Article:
But it was not until February 2017 that Egypt got its first female governor in Nadia Ahmed Abdou Saleh. The most populous north African country had never before elected a woman to serve as governor. The furthest women got politically was the deputy governor post.
Somali – American lawmaker covers special edition of TIME magazine
The 35-year-old made history when she was voted the first Somali-American legislator in November 2016. She was subsequently sworn into office as a Member of the House of Representatives to serve the people of Minnesota.
She is a policy analyst, coalition builder and community educator. She left Somalia due to the civil war at the age of 8. She stayed in a Kenyan refugee camp for four years before ending up in the US. Her twitter bio describes her as ‘‘Intersectional feminist, mom’‘ and legislator.
Yetnebersh Nigussie: The visually impaired Ethiopian rights lawyer
The story of Yetnebersh Nigussie is one that cobines ability with determination. Despite being visually impaired, she strived to get an education and set out to help people with similar challenges.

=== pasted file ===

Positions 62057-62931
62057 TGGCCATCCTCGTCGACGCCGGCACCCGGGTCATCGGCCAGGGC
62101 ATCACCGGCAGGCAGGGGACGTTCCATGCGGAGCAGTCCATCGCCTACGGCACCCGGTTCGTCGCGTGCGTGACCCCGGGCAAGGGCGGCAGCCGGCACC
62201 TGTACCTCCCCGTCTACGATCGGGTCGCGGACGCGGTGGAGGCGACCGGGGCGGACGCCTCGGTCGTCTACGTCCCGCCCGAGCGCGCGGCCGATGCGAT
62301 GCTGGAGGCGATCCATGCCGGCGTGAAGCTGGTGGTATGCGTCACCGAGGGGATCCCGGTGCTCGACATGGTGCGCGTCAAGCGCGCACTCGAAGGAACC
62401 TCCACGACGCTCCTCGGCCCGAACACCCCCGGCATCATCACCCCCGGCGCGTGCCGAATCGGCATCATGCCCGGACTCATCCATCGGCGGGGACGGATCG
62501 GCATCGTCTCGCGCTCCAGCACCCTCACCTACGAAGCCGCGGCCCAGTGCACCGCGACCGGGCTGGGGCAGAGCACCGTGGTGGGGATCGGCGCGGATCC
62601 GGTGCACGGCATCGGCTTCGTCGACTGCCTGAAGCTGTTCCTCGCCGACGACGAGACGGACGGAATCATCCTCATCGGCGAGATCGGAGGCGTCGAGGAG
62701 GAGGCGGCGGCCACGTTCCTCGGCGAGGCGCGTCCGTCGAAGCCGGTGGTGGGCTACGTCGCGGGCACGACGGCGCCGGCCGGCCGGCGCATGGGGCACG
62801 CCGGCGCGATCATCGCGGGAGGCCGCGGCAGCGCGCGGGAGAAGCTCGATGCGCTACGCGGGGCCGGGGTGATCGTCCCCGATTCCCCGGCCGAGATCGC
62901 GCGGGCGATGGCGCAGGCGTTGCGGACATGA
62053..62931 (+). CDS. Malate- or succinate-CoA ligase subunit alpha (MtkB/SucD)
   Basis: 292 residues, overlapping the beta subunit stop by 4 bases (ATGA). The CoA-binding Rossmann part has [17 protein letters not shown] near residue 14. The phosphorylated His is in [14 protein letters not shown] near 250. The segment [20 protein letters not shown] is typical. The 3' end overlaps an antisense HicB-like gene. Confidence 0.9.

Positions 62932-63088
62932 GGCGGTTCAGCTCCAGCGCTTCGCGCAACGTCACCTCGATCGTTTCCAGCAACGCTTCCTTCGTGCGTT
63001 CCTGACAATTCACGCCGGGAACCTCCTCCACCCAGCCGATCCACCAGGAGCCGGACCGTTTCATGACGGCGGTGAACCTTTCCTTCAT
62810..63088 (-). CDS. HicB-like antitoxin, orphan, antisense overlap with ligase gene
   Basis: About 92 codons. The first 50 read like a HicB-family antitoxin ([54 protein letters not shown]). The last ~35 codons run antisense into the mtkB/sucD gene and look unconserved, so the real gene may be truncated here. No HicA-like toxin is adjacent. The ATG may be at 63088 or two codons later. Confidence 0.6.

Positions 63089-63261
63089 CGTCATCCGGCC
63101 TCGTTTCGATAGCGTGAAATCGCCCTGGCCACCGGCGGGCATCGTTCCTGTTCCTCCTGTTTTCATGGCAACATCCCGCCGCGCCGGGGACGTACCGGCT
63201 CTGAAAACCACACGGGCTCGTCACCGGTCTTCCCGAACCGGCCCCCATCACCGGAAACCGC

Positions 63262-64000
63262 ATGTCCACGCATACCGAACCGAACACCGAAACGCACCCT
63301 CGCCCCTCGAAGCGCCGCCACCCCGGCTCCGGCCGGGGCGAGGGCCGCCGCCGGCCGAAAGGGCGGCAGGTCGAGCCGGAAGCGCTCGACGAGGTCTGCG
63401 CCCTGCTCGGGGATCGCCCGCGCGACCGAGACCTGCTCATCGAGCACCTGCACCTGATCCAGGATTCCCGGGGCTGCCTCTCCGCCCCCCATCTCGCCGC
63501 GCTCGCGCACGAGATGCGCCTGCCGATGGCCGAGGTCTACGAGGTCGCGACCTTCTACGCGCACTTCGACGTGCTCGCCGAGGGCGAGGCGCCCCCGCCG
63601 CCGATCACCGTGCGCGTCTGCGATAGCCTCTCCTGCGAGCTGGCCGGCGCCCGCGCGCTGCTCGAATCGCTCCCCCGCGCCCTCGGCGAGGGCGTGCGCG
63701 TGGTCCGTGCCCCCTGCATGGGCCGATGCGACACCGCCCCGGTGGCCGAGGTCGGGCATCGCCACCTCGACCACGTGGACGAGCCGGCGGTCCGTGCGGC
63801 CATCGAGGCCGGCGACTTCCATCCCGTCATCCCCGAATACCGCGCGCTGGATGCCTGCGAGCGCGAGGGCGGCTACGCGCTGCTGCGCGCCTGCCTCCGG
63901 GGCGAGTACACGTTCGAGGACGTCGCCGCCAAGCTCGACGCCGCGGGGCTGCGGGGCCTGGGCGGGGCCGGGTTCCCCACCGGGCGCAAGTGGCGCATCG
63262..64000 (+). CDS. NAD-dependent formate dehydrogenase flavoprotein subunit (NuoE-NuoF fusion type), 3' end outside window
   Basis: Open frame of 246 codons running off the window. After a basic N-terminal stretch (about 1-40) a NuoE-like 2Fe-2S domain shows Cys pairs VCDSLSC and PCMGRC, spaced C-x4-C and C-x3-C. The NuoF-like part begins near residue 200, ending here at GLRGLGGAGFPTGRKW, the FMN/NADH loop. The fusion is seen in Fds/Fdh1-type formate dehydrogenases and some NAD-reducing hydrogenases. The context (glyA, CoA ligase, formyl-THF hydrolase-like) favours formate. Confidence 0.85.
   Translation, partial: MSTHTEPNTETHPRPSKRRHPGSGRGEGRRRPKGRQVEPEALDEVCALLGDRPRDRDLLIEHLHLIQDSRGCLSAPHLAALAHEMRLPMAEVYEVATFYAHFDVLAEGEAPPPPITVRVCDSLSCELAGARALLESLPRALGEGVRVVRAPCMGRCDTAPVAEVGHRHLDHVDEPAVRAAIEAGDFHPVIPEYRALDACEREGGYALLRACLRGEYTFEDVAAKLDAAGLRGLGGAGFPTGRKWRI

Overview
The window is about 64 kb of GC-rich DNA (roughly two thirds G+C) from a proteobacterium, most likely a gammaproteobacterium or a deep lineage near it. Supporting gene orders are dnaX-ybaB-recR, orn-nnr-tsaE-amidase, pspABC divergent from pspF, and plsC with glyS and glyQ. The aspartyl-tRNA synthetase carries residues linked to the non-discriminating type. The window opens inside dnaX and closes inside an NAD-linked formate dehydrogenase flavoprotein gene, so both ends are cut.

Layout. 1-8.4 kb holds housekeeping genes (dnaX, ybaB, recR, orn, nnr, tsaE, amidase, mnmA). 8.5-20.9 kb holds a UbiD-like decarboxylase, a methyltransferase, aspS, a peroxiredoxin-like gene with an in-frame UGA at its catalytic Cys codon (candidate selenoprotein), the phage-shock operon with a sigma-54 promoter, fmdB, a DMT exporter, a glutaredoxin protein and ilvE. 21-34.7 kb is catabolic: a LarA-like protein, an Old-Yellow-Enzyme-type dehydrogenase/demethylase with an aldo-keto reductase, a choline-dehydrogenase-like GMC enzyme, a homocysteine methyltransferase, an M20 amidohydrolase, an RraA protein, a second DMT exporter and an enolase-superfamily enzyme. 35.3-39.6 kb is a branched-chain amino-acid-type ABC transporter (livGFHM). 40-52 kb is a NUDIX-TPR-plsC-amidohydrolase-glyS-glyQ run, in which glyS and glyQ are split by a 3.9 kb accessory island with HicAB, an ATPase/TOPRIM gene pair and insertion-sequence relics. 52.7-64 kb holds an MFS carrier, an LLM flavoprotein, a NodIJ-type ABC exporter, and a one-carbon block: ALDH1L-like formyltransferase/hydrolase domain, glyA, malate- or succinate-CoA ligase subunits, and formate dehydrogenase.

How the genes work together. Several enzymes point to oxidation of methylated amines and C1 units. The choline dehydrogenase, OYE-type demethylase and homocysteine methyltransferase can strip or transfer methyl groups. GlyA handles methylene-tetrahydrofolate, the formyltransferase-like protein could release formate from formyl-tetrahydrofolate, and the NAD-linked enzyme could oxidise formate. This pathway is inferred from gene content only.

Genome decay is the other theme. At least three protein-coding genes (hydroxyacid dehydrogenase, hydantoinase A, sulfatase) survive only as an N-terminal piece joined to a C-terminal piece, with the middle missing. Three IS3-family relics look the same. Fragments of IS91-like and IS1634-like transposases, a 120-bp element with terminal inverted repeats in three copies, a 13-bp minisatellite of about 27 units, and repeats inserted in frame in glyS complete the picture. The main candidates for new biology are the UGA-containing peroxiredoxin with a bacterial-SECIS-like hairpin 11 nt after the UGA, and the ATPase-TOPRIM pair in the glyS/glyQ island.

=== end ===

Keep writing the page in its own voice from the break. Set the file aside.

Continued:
She was named a joint-winner of the 2017 Right Livelihood Award, also known as Sweden’s alternative Nobel Prize.
Niguisse was among the first three visually impaired persons to study law at Ethiopia’s Addis Ababa university. She recalls having to transcribe audio recording of her lectures into Braille throughout her 5-year study.
“I really want to see a world where nobody is discriminated because of his or her disability or any other status,” she told the Thompson Reuters Foundation. She was not born blind but has not allowed it to limit her in life.
“I started my fight, not by telling people, but showing people that I’m able to contribute. I have one disability but I have 99 abilities,” she added.